While committees and task forces formed in recent months at the state and local level are beginning to explore what reparations might look like and who it should be paid to, the fight to have the discussion is decades in the making.
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Inside East Oakland's Good Hope Missionary Baptist Church, Bishop Henry Williams eagerly sifts through a table of scattered documents.
The longtime minister and community activist points out wins and recognition from over the years, like a certificate from Congresswoman Barbara Lee honoring him for his work in the fight for reparations for the descendants of enslaved Africans.
"Reparations are so important because you cannot free a person until you pay them," said Williams.
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At 87 years old the fight is personal for Williams.
He was born in the middle of a cotton field in Alabama in 1934 on a sharecropper's farm.
"My dad had told me so much because he was raised by his grandfather. His grandfather was a slave," he said.
Williams moved to the Bay Area in the 1950s fleeing from the rural south where he faced violence and oppression.
Millions of African Americans moved to the Northeast, Midwest, and West as a part of the Great Migration in the first half of the 20th century.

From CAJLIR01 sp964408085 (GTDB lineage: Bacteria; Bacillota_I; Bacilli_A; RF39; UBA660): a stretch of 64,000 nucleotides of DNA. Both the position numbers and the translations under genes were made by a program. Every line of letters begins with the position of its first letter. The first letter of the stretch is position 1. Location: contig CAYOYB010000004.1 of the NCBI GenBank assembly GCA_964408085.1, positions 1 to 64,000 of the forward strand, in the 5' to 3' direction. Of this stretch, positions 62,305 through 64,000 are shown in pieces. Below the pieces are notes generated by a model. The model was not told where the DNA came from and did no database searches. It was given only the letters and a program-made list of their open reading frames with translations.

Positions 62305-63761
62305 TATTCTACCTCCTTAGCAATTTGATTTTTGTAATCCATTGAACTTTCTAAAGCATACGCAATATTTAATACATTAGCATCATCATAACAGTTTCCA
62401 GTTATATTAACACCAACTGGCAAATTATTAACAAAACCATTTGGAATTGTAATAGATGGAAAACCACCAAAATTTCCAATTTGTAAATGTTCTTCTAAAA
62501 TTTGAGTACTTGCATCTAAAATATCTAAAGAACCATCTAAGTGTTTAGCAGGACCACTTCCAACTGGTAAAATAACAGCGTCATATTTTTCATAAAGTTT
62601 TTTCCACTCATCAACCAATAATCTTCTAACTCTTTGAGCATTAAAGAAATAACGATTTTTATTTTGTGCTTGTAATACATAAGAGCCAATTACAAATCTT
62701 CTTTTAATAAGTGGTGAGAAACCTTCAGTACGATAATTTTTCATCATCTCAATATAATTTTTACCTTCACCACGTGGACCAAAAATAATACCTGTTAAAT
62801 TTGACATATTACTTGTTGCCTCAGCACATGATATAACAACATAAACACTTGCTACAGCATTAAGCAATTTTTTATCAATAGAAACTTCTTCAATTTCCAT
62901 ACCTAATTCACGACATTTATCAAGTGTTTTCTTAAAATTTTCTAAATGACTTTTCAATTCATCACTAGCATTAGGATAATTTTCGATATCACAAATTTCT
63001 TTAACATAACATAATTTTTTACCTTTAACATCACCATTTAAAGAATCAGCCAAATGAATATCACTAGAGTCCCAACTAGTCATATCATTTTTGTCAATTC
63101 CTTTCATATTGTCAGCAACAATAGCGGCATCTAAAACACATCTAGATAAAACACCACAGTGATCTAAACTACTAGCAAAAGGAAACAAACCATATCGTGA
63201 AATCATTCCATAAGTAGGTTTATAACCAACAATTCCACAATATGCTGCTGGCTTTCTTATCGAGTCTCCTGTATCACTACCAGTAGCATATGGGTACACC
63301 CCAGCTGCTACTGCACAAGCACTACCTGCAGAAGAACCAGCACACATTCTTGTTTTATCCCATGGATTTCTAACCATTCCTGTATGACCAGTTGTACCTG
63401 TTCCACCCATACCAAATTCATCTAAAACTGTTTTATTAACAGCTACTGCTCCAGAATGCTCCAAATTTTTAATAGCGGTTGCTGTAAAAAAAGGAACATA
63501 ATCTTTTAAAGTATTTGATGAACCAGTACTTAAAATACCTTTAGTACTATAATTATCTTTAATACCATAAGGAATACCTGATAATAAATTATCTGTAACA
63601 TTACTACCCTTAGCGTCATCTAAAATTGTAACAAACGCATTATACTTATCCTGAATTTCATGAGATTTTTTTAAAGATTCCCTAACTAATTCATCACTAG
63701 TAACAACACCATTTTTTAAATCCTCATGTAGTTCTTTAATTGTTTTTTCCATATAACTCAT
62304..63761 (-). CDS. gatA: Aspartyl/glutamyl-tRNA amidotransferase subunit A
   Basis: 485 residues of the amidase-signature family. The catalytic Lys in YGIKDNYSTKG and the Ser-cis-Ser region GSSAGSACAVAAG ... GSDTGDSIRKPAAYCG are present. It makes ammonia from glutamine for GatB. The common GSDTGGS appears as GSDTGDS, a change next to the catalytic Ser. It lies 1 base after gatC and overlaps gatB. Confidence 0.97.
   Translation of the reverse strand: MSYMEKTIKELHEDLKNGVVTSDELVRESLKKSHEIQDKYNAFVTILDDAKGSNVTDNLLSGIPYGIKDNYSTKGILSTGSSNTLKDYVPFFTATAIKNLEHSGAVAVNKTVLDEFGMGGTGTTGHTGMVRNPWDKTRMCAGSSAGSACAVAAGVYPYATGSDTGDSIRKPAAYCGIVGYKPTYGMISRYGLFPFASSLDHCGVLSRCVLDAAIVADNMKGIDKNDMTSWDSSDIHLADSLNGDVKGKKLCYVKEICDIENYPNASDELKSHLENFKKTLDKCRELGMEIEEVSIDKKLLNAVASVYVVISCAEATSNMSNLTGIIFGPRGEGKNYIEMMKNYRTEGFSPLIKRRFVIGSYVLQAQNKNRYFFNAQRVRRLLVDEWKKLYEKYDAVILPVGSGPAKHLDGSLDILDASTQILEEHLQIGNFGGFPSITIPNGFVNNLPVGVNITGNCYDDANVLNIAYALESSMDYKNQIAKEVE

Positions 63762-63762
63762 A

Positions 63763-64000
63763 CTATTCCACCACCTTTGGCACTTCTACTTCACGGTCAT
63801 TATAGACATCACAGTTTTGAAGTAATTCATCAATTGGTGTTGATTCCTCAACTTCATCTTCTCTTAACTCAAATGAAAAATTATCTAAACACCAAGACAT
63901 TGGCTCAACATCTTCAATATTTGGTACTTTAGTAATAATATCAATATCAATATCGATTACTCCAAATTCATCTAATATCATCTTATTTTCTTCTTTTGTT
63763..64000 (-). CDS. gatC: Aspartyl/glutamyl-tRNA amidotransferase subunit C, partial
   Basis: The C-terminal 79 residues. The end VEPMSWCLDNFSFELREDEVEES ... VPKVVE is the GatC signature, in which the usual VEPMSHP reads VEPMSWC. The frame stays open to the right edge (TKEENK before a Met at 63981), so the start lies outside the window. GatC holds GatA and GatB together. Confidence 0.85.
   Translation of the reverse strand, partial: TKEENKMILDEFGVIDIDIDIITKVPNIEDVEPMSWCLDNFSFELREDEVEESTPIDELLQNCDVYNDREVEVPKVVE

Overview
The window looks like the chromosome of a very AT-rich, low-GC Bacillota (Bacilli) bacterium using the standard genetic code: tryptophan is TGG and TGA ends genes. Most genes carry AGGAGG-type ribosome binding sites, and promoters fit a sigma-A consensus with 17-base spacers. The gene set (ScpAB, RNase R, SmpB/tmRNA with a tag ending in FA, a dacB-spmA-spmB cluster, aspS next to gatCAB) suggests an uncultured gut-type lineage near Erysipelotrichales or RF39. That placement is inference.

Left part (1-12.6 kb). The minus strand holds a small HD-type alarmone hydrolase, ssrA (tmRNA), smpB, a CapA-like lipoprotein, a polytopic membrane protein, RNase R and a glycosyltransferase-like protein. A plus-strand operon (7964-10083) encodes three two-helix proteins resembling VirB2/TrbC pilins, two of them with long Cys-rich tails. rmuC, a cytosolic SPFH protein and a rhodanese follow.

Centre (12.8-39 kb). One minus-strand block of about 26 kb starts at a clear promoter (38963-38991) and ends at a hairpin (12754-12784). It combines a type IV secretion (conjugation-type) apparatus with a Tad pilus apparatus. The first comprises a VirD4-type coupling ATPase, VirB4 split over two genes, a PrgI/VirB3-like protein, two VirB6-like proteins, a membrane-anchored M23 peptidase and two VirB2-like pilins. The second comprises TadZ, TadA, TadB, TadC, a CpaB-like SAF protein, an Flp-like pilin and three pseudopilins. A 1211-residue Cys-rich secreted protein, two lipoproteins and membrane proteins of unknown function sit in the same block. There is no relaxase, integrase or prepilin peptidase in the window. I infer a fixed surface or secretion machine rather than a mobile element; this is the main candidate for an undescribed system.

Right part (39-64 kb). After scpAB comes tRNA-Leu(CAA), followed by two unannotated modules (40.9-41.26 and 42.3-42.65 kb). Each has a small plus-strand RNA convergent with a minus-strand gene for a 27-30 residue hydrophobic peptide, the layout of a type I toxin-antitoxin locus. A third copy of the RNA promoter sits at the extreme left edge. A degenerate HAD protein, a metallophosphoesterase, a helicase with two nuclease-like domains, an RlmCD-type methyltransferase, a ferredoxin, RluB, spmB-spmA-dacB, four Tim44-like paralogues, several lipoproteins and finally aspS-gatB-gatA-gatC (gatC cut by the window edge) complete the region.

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After decades of advocacy Williams is glad discussions on reparations are making it mainstream, just ask his son.
"It amazes me. It's remarkable," said Paul Williams Sr., "He worked with a lot of people. He shared information."
Once Williams relocated to the Bay Area he got to work advocating for jobs for Black residents in Oakland and passing out his pamphlets on why reparations are owed to African Americans, to anyone who would listen.
His message was often heard, but not listened to.
In June, California became the first station in the country to launch a nine-member Task Force to Study Reparations for African Americans grabbing national headlines.
"What are reparations? What does it mean to feel repair?" asked Jovan Scott Lewis, PhD, associate professor at U.C. Berkeley and chair of the university's geography department.
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Lewis was appointed to the task force by Governor Gavin Newson who signed AB 3121 into law creating the group.
Former Assemblymember Shirley Weber authored the bill along with AB 3070 which would strengthen jury selection procedures and increase transparency.
Weber now serves as California Secretary of State.
"What we're trying to do with reparations is to account for the various injuries," said Lewis.
Accounting for the injuries of slavery, Jim Crow, redlining, mass incarceration and beyond is the first order of the business for the task force.
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The task force is commissioned for ten meetings over the next two years and met for the first time in June.
The group was slated to have its next meeting in August, but has moved the meeting up to July to get to work sooner, according to Lewis.